There are no operational niggles with the ToneLab ST – the tough metal body should be able to take the knocks plus the controls are simple to operate.
Setting up a sound is straightforward whether you are starting from scratch or just tweaking one of the onboard presets. There's a wide range of available sounds and the presets reflect that variety by providing tones to suit most musical styles.
Worthy of note are the first 20 factory presets, which aim to emulate songs well known to most guitar players and, while not exact clones, do come close in most cases.
As digital modelling goes, the emulations here are up with the best and feel quite responsive to playing dynamics, helped perhaps by the Valvetronix circuitry with an onboard 12AX7 valve designed to emulate the operation of a valve push/pull power amp.
The generic names of the 11 amp model options tell you what type of sound you will get but in some cases you can get up to three different modelled amps for the Standard, Special or Custom variations.
The clean position, for example, gives you a Dumble Overdrive Special, a Roland JC120 and a model of a four-band tone control for a pure clean sound. Overall, there's a nice mix of favoured old classics and newer models taking you from ultra-clean to full-on metal.
Some of the effects are modelled on specific pedals while others are generic; there's nothing important missing. Some combinations, however, are not obviously possible – Hendrix fans may be frustrated by having to choose one from fuzz, Univibe and wah rather than all three.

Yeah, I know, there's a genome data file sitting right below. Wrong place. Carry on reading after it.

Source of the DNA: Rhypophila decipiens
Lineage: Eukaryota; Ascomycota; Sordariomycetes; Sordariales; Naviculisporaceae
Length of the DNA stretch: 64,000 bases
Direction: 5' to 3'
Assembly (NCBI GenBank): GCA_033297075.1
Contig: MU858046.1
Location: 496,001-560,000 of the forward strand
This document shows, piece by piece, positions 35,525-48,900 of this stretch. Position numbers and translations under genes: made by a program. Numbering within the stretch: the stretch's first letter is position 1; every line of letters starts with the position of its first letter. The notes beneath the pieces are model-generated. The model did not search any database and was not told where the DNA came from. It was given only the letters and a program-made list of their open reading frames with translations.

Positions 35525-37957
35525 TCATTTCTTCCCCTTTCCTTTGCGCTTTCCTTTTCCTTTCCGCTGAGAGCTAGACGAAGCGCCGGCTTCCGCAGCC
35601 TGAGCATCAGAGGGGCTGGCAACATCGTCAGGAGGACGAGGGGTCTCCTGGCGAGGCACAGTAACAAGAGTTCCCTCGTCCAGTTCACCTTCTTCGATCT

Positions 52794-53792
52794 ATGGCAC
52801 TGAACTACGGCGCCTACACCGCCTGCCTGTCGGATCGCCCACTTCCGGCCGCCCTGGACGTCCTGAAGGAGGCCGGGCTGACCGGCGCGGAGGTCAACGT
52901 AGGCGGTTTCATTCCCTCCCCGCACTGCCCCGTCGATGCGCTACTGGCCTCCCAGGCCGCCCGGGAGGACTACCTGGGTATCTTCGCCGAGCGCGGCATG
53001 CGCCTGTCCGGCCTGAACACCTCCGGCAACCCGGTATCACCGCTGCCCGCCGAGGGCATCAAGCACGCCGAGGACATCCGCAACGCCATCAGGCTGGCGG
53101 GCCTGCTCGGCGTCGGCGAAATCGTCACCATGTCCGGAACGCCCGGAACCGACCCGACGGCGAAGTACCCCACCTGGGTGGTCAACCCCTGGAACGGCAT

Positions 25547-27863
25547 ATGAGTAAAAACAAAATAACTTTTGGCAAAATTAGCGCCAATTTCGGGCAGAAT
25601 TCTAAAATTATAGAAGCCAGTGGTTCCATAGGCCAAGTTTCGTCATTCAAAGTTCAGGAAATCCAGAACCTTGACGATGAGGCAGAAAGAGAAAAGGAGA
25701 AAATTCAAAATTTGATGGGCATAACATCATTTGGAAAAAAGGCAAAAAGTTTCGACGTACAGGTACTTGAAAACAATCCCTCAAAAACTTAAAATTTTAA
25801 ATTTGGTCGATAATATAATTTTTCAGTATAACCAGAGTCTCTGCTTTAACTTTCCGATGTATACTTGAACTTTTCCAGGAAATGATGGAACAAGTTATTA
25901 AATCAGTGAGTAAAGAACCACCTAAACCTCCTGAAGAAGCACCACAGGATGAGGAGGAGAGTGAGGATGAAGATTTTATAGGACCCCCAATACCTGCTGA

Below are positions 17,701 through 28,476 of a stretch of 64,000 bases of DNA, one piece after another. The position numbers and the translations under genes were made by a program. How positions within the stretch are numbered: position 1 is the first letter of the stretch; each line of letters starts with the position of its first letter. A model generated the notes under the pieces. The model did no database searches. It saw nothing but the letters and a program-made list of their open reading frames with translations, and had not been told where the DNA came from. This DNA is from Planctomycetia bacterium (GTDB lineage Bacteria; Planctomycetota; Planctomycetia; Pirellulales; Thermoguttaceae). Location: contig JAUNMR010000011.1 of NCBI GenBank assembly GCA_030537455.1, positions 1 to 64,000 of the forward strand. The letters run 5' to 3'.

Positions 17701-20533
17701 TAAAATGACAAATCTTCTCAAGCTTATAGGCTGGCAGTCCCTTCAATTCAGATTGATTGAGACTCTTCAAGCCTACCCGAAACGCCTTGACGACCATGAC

That said, you could set up a fuzzy-ish amp sound, then use the rotary or chorus+delay effects to emulate the UniVibe. In that sense you have enough on tap to emulate many of the great electric guitar sounds heard on record in the last 50 years, making the ToneLab ST an extremely useful recording tool.
It's also more practical than some USB-connected desktop processors as the treadle allows for some cool wah sounds and tactile control of other parameters.
For live use, the ST lags behind the LE in practicality as it lacks individual effect switching. If you're using a wah, you can switch it on and off by pressing the front of the pedal as standard, but for everything else it's a matter of setting up the presets with the sounds that you need and stepping through them.
If it's just, say, chorus that you need, you could set up one blank patch next to one that has chorus and just hit the up or down footswitch to alternate between the two. In theory you could set up a series of consecutive patches for a set of songs – something that will be streamlined with the free downloadable editing software that we've yet to try as it was not available during this test.
Vox's Valvetronix modelled sounds are widely regarded as among the very best and the new ToneLab ST represents a nicely affordable way to get into them.
It's a great compact unit for home practice with its headphone/line output and, with the USB connection, offers an extremely convenient way to record the exact guitar sound that you want directly to computer. While it doesn't offer a flexible effects switching solution for live use, it could still offer a toneful selection of physically selected sounds in front of your amp.